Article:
Business driver map

A business driver map is a key component of capacity planning. It represents the association between business drivers and the system resources that they are consuming.

For example, a simple web application uses two systems: an application server (AS) and a database (DB). A large amount of application resources are used to resolve page requests issued by web clients. The main business driver is represented by a metric – page requests per hour. Each request is processed by the application server and potentially queries the database.

There is a Send Message page on the application server through which messages are sent to communications middleware. Therefore, each message sent (each visit made to that page) consumes additional application server resources in terms of CPU usage, but does not require database access.

Based on this information, an initial association between business drivers and consumed resources is built, as shown in the following table:

Metric

Page Requests

Sent Messages

AS-CPU Utilization %

(tick)

(tick)

AS-Disk Utilization %

(tick)

DB-CPU Utilization %

(tick)

DB-Disk Utilization %

(tick)

These associations represent the first step to the creation of a business driver map.

Note the following key points:

  • Associations are always made between metrics and not between systems and business drivers. A specific business driver object can consume a particular set of resources of a system (for example, the CPU) without affecting the others.
  • Each business driver map is associated with a specific analysis. For each performance versus load analysis (PLA) that you create inside an application, you can use a different business driver map to show associations. In this way, you can build and validate different models of your service.

When working with shared systems, the business driver of an application (for example, application B) might use the system at the same time as the business driver of another application (application A). In this scenario, application A is said to have external business drivers. While entering data into the business driver map, determine whether the application being analyzed contains shared systems.

The following figure shows an example of how a business driver map for a performance versus load analysis appears in BMC TrueSight Capacity Optimization.

Business driver map of a performance versus load analysis – Associations tab

The main objectives of this business driver map are:

After building initial associations, the business driver map analysis helps you understand system behavior by means of the following automatically calculated indicators:

Understanding the map

The values of these calculated indicators can help validate the business driver map and understand whether the models based on that map are reliable for predictions or not.

To better understand the analysis, focus on the following:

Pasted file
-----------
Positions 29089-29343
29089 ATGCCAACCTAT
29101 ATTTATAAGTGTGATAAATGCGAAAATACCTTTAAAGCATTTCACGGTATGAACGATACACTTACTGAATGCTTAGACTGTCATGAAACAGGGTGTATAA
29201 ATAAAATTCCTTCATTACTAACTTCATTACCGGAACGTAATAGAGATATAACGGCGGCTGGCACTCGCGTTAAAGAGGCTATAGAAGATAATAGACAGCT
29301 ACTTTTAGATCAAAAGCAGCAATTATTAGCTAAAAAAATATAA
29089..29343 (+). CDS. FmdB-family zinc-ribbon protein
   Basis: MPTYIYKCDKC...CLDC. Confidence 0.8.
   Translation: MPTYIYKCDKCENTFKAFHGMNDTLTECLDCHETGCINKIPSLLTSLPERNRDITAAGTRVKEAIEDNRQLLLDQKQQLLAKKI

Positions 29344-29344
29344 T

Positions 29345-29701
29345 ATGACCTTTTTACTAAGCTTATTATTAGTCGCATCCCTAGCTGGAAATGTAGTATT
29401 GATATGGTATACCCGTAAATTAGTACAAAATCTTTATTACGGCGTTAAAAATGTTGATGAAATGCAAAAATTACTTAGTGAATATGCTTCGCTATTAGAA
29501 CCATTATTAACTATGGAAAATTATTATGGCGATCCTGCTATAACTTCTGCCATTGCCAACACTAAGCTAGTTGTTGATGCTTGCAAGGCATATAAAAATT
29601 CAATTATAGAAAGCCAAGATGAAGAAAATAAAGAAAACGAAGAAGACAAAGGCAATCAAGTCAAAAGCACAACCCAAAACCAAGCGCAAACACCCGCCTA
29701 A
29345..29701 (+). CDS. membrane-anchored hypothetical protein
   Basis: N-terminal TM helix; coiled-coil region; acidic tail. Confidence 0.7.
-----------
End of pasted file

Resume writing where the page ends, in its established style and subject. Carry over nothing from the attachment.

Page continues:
• Each business driver or correlation map row is a separate analysis case.
  • If a chosen row has a single association (indicated by an X), the analysis for this resource or business driver is univariate (or one-dimensional, 1-D).
  • If a chosen row has multiple associations (indicated by an X), the analysis for this resource or business driver is multivariate (or N-dimensional, N-D).

Univariate analysis

A univariate analysis, considers each business driver separately and tries to explain the entire utilization of the system with each business driver. This method can be used if the business drivers are highly correlated, for example, the number of active transactions and the number of active users on a system. This type of analysis is generically more suited for pure correlation analyses like Performance vs Performance and Load vs Load.

In the case of the business driver map, you have a system metric (for example, U) and a resource metric (for example, W). Crossing their values on a scatter plot in the U/W plan, you obtain a graph that is called performance versus load analysis. If U is highly correlated with W, then:

  • The points are disposed in a more or less wide cloud around a line.
  • The solution of the univariate analysis is the linear regression of the cloud, meaning, a line having an intercept that we can call residual utilization (U0) and an angular coefficient that is called service demand (D) in capacity planning. The line represents the equation U = U0 + D * W and it is the service demand line.
  • The linear models based on the calculated service demand can be used for predictions. For example, to calculate the U value for a given W.

However, if the U/W correlation value is low, the cloud in the PLA plot will be more scattered and there will likely be no evidence of a service demand line.

Multivariate analysis

Using a multivariate analysis, the utilization on the system is explained by the sum of all the business drivers in the map. This is the ideal method to select to perform a queueing network or extrapolation model to forecast how much the utilization will be based on the growth of the business driver.

Multivariate analysis is more complex to visualize because there is no graphic representation of the issue. To understand the solution of a multivariate analysis, imagine a N-dimensional surface that represents the linear regression of the N-dimensional U/W cloud.

See also

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